Another campus sexual assault case is back in the news again, but this time it’s a prep school case where the perpetrator has already been convicted of lesser offenses than his original charges, and sentenced to one year of jail time. Owen Labrie’s fate has been decided in the “Senior Salute” rape case at St. Paul’s Prep School, but now the victim and her parents are suing the school for not doing more to stop the practice of seniors preying on underclass girls to accumulate as many conquests as possible. St. Paul’s is fighting back, but their method of fighting the lawsuit is a rather unconventional one. The school wants to force the girl, who was only 15 at the time, to reveal her identity, in the name of being “open and transparent,” according to AOL News.
With media reports of the story, St. Paul’s is now saying that they are only trying to stop the girl and her parents from making statements to the press until the matter is settled. Archibald Cox, Jr., the president of the school’s Board of Trustees, posted a letter on the school’s website clarifying that people are taking the request in a different light than what was intended.
“[We do] not oppose the family’s use of pseudonyms, and certainly did not request that the young woman’s name be made public… Rather, we agreed to the family’s use of pseudonyms during pretrial phases of the litigation, provided they agreed to stop improperly attacking the School’s character in statements to the press.”
However, the motion filed by St. Paul’s also requests that the victim use her real name during the trial phase, which was not addressed in the letter posted on the website. The girl is now 17, and still a minor. These are the requests made by the school, according to the motion:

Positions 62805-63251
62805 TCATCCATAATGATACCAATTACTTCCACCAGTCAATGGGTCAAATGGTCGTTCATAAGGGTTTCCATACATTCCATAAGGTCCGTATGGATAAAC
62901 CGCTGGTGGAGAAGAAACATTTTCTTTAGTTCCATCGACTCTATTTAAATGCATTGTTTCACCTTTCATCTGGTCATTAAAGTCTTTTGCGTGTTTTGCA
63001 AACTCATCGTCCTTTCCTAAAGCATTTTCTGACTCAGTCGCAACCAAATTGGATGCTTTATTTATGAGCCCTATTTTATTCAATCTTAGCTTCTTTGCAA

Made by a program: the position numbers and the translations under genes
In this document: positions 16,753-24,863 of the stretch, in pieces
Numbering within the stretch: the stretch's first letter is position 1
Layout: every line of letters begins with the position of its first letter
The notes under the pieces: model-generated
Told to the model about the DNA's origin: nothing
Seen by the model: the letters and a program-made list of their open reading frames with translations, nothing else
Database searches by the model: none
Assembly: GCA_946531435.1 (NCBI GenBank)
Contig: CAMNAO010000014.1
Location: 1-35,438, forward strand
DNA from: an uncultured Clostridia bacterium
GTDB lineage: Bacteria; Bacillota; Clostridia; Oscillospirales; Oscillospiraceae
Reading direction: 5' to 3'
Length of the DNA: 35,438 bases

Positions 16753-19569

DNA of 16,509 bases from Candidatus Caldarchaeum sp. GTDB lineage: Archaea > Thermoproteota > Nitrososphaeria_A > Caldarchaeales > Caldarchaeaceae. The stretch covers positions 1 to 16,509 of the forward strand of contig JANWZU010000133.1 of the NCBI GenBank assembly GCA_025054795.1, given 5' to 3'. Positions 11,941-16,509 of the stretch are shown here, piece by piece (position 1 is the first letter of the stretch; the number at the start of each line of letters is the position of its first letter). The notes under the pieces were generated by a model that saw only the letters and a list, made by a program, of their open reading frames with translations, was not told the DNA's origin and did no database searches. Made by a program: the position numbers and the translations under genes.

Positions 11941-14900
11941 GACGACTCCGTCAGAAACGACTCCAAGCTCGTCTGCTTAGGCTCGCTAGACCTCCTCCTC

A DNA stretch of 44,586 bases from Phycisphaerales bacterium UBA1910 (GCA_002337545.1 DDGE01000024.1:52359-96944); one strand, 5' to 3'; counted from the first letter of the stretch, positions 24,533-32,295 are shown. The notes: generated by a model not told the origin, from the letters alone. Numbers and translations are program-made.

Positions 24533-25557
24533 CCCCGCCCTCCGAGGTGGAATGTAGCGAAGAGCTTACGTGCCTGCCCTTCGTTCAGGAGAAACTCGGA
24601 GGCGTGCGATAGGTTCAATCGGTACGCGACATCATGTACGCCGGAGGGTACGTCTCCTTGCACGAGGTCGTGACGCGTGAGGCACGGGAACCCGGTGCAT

“a) The parties, their counsel, and others acting on their behalf shall refrain from making any further public statements about this matter or the facts underlying it until the litigation is completed;
“b) The School shall be entitled to identify Plaintiffs and J.D. during the discovery and fact investigation process to third parties and during depositions, and Plaintiff shall bear the costs of redacting any documents filed with the Court bearing Plaintiffs and J.D.’s names are personally identifiable information; and
“c) Plaintiffs and J.D. should not be allowed to proceed under pseudonyms at the trial of this matter.”
In June of 2014, Labrie lured the freshman into meeting him in a mechanical room on campus that was used as a setting for the annual practice of the “Senior Salute.” Senior boys try to seduce as many freshmen girls as possible before graduating, according to The Cut. Labrie claimed the encounter was consensual, but New Hampshire law sets the age of consent at 16, and the girl was only 15 at the time.
Labrie initially faced felony charges, but was ultimately found guilty of three counts of misdemeanor sexual assault, endangering the welfare of a child, and illegal use of computer services, as he used internet communication to set up the meeting between him and the minor for the “Senior Salute.” Even though Labrie has been convicted, he is currently free on bail pending an appeal of his conviction.
According to The Daily Beast, attorney Andrew T. Miltenberg, who specializes in representing campus sexual assault cases, wasn’t buying the justification in St. Paul’s argument that the victim’s identity be revealed, and their subsequent attempt to clarify the motion. While requesting plaintiffs keep quiet to the media is not out of the ordinary, trying to force the victim’s identity to be revealed is definitely not standard practice.
“Quite frankly, I think it’s disturbing that they’re trying to essentially intimidate [the victim] to drop the case, absent her contemplating moving forward in her own name.”
[Photo by Charles Krupa/AP Images]